The Education Commission of the States says the most a school will save is 2.5% of overall budget savings by transitioning to four days a week.
According to the National Conference of State Legislatures, 21 states already have school districts with public schools offering four-day school weeks.
While Board members originally considered implementing the shorter week for the 2011-2012 school year, the district was able to save in other places instead, but expects another $8 million in budget cuts for the 2012-2013 budget.
Comment of the Day:
"Yep, when I want informed opinions on ending the marijuana prohibition, I turn to a right-wing, old white man from the party that started the prohibition and has a reputation for being unable to admit it was ever wrong about anything. Because, after all, they have their finger on the pulse of the nation. Cough."–Latch2010
Don't legalize marijuana, writes William J. Bennett, former U.S. secretary of education. Among other problems, he says, the present drug is far more potent than in the past and legalizing it will encourage more children to use it. If CNN.com readers were polled, however, legalization would pass easily.
jmunjr said the repeal of Prohibition created jobs and increased the tax base while reducing homicides, corruption and organized crime. "Please explain exactly how decriminalizing marijuana wouldn't result in exactly the same beneficial situations occurring?"
flatfoot14 said, "I recall how extremely difficult it was for me to get alcohol - the only legal drug - while I was in high school, whereas marijuana was always just a phone call away. It would still be illegal for kids to do drugs."
JLM73 said, "I did a lot of drugs when I was in college, but the most dangerous and potentially damaging drug I've ever taken is alcohol."
The NBA said Thursday it will recommend a lockout after the professional basketball league and players failed to reach a new collective bargaining agreement. The current agreement is set to expire at midnight tonight.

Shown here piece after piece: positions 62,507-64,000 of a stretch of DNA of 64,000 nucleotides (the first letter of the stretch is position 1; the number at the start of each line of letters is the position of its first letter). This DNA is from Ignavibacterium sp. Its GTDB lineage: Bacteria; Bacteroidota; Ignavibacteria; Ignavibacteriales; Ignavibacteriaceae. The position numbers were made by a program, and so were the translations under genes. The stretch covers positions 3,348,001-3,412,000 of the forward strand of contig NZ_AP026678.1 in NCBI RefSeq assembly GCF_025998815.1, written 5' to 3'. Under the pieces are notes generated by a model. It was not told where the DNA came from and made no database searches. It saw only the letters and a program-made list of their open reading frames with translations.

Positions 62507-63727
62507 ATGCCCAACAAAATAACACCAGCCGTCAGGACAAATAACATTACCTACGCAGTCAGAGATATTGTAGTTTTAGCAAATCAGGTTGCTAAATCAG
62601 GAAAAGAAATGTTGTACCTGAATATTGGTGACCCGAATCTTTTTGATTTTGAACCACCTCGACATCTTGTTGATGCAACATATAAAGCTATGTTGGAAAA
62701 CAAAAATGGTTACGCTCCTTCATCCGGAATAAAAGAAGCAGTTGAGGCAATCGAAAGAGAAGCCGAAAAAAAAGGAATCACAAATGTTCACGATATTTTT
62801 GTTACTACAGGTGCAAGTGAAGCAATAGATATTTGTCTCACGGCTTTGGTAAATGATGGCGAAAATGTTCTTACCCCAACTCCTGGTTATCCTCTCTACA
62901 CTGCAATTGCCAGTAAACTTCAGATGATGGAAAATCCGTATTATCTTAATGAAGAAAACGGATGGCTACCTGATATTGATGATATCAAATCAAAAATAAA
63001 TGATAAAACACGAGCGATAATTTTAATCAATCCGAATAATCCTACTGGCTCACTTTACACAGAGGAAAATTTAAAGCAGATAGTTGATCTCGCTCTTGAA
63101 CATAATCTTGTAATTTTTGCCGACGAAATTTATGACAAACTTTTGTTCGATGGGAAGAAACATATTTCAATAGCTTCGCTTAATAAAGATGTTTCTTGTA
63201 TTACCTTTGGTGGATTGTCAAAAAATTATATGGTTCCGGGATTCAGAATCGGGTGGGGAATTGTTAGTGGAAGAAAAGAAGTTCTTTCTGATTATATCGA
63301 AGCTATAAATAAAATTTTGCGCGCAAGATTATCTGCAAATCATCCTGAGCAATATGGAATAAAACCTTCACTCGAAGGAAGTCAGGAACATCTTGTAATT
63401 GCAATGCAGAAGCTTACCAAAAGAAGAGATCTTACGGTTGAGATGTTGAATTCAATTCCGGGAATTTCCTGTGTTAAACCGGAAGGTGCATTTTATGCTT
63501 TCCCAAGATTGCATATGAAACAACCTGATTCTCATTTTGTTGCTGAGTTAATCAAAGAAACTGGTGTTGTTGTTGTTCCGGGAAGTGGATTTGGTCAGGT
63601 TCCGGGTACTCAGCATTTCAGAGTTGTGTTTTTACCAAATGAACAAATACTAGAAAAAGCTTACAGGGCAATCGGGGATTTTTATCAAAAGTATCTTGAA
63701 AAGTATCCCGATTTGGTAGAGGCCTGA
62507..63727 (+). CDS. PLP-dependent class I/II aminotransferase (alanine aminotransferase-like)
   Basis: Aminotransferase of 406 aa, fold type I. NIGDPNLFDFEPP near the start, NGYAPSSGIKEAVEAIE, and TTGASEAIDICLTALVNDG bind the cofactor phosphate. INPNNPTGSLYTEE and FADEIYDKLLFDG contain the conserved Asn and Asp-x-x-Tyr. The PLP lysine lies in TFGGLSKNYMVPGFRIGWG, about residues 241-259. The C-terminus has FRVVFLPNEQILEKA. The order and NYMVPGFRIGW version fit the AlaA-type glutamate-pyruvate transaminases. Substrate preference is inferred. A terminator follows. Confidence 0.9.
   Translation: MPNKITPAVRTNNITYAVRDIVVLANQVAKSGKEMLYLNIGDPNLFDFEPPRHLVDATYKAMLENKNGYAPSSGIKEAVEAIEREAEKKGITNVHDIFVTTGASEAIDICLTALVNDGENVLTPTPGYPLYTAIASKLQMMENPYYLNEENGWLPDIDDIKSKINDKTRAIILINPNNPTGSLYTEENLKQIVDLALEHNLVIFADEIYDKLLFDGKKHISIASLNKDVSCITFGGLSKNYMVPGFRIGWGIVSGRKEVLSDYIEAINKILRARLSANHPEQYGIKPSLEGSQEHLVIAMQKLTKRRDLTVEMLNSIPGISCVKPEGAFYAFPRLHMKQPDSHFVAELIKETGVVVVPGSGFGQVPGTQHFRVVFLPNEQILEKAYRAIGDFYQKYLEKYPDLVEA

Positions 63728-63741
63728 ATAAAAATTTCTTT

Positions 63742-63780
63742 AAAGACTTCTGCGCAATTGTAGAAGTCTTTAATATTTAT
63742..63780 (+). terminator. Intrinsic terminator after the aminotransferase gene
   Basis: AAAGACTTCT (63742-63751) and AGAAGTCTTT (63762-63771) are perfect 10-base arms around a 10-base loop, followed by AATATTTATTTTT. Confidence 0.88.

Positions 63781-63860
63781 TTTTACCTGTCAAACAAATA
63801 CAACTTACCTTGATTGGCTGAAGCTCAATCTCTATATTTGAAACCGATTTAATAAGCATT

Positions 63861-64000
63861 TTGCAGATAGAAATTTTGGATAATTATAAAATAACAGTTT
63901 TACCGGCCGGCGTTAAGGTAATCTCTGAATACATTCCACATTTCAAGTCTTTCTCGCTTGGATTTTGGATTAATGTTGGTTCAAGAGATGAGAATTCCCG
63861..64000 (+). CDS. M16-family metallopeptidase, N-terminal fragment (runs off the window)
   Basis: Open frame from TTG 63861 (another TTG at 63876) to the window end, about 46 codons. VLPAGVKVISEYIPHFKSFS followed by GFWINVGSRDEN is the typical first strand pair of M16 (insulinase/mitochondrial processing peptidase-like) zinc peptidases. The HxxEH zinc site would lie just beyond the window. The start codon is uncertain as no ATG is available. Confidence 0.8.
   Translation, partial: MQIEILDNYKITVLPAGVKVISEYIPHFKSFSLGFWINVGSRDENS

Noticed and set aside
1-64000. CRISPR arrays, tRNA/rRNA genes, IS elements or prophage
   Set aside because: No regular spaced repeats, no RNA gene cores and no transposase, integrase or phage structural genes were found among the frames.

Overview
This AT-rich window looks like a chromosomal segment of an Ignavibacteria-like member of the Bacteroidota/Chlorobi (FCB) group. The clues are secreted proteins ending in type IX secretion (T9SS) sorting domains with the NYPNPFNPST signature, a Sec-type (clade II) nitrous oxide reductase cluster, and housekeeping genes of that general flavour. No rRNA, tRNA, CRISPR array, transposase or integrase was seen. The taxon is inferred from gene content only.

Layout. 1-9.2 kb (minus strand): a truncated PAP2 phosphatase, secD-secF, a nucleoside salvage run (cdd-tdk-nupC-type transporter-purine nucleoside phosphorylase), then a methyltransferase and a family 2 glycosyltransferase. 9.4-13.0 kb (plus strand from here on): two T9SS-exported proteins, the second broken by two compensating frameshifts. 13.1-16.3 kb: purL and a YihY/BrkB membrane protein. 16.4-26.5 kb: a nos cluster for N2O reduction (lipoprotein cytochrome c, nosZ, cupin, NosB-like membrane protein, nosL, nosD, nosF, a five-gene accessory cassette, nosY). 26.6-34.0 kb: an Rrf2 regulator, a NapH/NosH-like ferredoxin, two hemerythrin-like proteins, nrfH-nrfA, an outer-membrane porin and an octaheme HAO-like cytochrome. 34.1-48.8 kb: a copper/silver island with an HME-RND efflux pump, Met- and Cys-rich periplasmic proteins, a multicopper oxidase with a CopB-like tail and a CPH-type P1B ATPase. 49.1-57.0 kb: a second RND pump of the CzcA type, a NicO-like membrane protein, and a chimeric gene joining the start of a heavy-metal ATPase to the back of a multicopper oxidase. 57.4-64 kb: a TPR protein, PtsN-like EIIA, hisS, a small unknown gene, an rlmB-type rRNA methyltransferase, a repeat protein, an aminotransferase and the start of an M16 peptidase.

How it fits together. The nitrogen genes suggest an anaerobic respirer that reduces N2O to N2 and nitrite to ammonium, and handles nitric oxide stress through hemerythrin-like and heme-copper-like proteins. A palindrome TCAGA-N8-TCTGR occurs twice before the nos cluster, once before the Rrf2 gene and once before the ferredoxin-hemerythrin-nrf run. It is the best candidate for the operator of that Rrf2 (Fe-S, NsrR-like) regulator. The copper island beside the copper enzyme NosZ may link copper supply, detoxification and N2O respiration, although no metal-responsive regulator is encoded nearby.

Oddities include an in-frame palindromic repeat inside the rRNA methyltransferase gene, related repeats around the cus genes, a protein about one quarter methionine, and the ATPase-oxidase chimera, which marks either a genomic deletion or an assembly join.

"What we told the union at the conclusion of today’s session was that we would recommend to our labor relations committee in a call later today that we lockout at the conclusion of this deal, which is at midnight tonight,” league Deputy Commissioner Adam Silver said Thursday at a press conference.
"Needless to say, we’re disappointed that this is where we find ourselves," Silver said.
In the collective bargaining agreement that is set to expire, players received 57% of basketball-related income. The NBA owners want to restructure the revenue-sharing agreement, which includes player salaries.
Union Executive Director Billy Hunter has offered 54.3% on the basis of projected growth over 10 years. But the league is losing money and the owners have basically offered a deal based on projected losses, Commissioner David Stern said.
During his tenure he has seen the average player salary go from $250,000 to $5 million, Stern said, “and I never felt that I had to apologize for the players” because the money was being generated by the system but now "it’s time for there to be a return on the investment that’s being made."
Stern solemnly told of the side effects a league shutdown would cause to workers in NBA cities.
"It is with some sadness that we’re going to recommend this to the committee because a lockout has a very large impact on lot of people, many of whom are not associated with either side and there are a whole raft of people who make their living on our industry.”
Stern said there will be some changes to the way NBA teams will be expected to operate with a lockout in place.
"A lockout has its impact," he said. "Our arenas will be closed to the players. Our practice facilities will be closed. There will be an entire set of rules out there. And to the extent that there are payments due and owing for the coming season, those will not be made. Payments that are due and owing for the past season will be made. That’s where we go."
The last time the league had a lockout was in 1998, which wiped out the first two months of the season.
A league also had a lockout in 1995 before the season started.
On Thursday, Stern said he expected the sides to try to set up a meeting some time next week, but he wasn't optimistic.
"There will be collateral damage as we go through the summer,” he said.FULL STORY